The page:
Living the Mission: College Readiness and Access

APS pathway starts with early childhood education and includes such signposts as Georgia Milestones results, graduation rates and college entrance exam data

With a focus on graduating students for college and career readiness, Atlanta Public Schools (APS) has received quite a bit of positive news over recent weeks that indicates the district has not only been living, but actualizing, its mission: With a caring culture of trust and collaboration, every students will graduate ready for college and career.

ReadinessBlogTasselWhen we look at getting our students ready for college, we consider three critical hurdles:

  1. Our students must register and take college entrance exams such as the SAT or ACT.
  2. They must secure the necessary financial resources for college, which might include determining their eligibility for student financial aid
  3. They must actually graduate from high school!

ReadinessBlogtweet.jpgBut it is a process that goes back much further and actually starts with our youngest learners, such as reading to our pre-kindergarten students. This week we are amid Georgia Pre-K Week when our stakeholders are encouraged to visit Pre-K classrooms and read to students. I cannot say enough about the value of early childhood learning and literacy in the future successes of our children.

We continue to track progress throughout the grades. This summer, we received the official results from the Georgia Milestones, and I wrote extensively about our results here.

To summarize:

  • Fifty‐seven (57) schools achieved gains when averaged across subject areas (17 more schools than those achieving gains last year).
  • The largest gain for students in grades 3‐8 was in mathematics, where students achieved a 2.8 percentage point gain
  • More than 2/3 of the students scored Developing and above in American Literature and Ninth Grade Literature
  • Fifteen of the 16 schools that received the deepest level of supports through our Turnaround Strategy achieved gains across all subject areas.

And this leads up to our college readiness and access data. Let me take you through each to show how we are making progress.

readinessachieveMuch of the progress is definitely due to Achieve Atlanta, our partner with a mission to provide college advisement and financial assistance for college-bound students. They have reported that more than 80% of Cohort 2017 seniors registered for SAT/ACT/ACCUPLACER, which is a 28% increase over last year. They found that 61% of APS seniors last year applied to three or more colleges, which is a 27% increase, and 61% of seniors completed the Free Application for Federal Student Aid (FAFSA), up 10 percentage points from the previous year.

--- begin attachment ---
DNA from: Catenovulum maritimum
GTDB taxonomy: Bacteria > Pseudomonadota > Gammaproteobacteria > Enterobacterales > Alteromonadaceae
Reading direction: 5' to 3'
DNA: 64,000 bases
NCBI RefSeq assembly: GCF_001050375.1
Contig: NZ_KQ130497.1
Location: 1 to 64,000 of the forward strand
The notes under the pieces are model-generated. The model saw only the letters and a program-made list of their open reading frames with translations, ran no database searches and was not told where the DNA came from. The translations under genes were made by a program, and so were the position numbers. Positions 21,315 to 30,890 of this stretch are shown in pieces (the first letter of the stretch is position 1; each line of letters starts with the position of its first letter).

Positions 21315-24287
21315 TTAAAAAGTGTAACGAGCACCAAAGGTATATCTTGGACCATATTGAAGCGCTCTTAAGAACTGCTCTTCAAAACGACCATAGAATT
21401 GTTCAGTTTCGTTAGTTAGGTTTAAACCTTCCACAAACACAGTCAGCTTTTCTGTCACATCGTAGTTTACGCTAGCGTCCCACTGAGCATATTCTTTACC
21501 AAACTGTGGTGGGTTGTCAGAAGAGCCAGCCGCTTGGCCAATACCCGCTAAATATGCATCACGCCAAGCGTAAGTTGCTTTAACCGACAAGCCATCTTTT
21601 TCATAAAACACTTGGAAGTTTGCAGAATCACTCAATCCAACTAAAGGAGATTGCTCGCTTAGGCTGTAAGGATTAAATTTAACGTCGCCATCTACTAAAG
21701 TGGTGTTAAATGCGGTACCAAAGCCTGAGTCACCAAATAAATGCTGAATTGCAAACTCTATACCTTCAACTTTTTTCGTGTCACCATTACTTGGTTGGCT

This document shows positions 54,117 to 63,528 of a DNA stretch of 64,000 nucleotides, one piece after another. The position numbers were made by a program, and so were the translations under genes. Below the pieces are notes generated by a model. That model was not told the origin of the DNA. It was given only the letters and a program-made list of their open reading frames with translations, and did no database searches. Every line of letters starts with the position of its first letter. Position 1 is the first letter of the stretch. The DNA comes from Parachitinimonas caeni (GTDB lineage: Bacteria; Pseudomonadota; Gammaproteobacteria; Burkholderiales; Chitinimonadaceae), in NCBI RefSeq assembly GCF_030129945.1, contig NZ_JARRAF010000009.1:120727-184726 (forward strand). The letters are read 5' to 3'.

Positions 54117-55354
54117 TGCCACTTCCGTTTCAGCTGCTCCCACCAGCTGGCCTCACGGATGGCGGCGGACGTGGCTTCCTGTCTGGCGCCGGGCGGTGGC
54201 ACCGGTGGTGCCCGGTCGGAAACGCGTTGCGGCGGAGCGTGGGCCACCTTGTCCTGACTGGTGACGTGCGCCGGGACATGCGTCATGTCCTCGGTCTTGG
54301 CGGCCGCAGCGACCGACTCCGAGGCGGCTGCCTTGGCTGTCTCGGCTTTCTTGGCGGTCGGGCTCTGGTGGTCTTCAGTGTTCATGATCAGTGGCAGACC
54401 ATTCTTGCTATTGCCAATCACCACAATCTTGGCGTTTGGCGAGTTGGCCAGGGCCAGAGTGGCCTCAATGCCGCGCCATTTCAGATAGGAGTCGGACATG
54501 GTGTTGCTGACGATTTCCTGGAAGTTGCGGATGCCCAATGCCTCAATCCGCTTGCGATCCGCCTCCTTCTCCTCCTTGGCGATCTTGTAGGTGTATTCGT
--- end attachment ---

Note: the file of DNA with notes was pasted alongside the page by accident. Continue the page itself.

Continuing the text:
These numbers are positive signs that major barriers prohibiting students from college access are being removed. But it’s not just about taking exams and completing forms. We have more students scoring at levels that indicate they are ready for college success.

Let’s look first at the SAT – one of the standardized tests widely used for college admissions, which has a point scale ranging from 400 to 1,600. The College Board, which administers the test, recently redesigned the test, so our latest scores will serve as a baseline for the future. But we found that 60 percent of our students achieved high enough scores to be deemed “college ready” in “evidence-based” reading and writing. Although our students performed lower than state averages, our students did better than the national mean in their sub-groups. African- American graduates from Cohort 2017 outperformed the national mean by 9 points, and Hispanic students outperformed the national mean by 17 points in reading and writing.

On the ACT – another standardized college readiness assessment, the number of students taking the ACT continued to rise. For APS, the average APS score increased across all subject areas when compared to last year as well as when looking at the five-year trend. APS students continue to underperform on the ACT when compared to the state, but progress is being made. The gap between APS and state performance at the composite level decreased from 3.1 points in 2013 to 2.4 points in 2017. Gaps persist across race/ethnicity groups within APS. While black, Hispanic, and white students have all achieved gains in mean composite scores over the past five years, the gap between white and black students increased from 7.5 in 2013 to 9.2 in 2017.


And, of course, students can’t have access to college and career opportunities if they don’t graduate from high school.

With a 77. 0 percent graduation rate, Cohort 2017 achieved a new district high, as recently reported by the Georgia Department of Education. Additionally, the cohort reported the largest number of APS graduates in recent years with 2,356 students – an increase of 89 students from the year before – earning their high school diplomas last year.

GraduationRatesThe APS graduation rate represents an 18 percentage point gain in three years and the highest rate the district has received since the state aligned Georgia-wide graduation rates with the national standard in 2012.  For more information regarding individual school performance please refer to the APS graduation rates media release and the ATLSuper blog.

Finally, I should note that the Achieve Atlanta investment in APS graduates in its first two years has reached $22 million. Overall, the APS Cohort 2017 earned more than $141 million dollars for college, up from about $118 million the cohort before.

We are super proud of our students and the people who support them in these accomplishments. It gives us hope and assurance that we are doing more and more to ensure that students have more access and opportunities for college and career.



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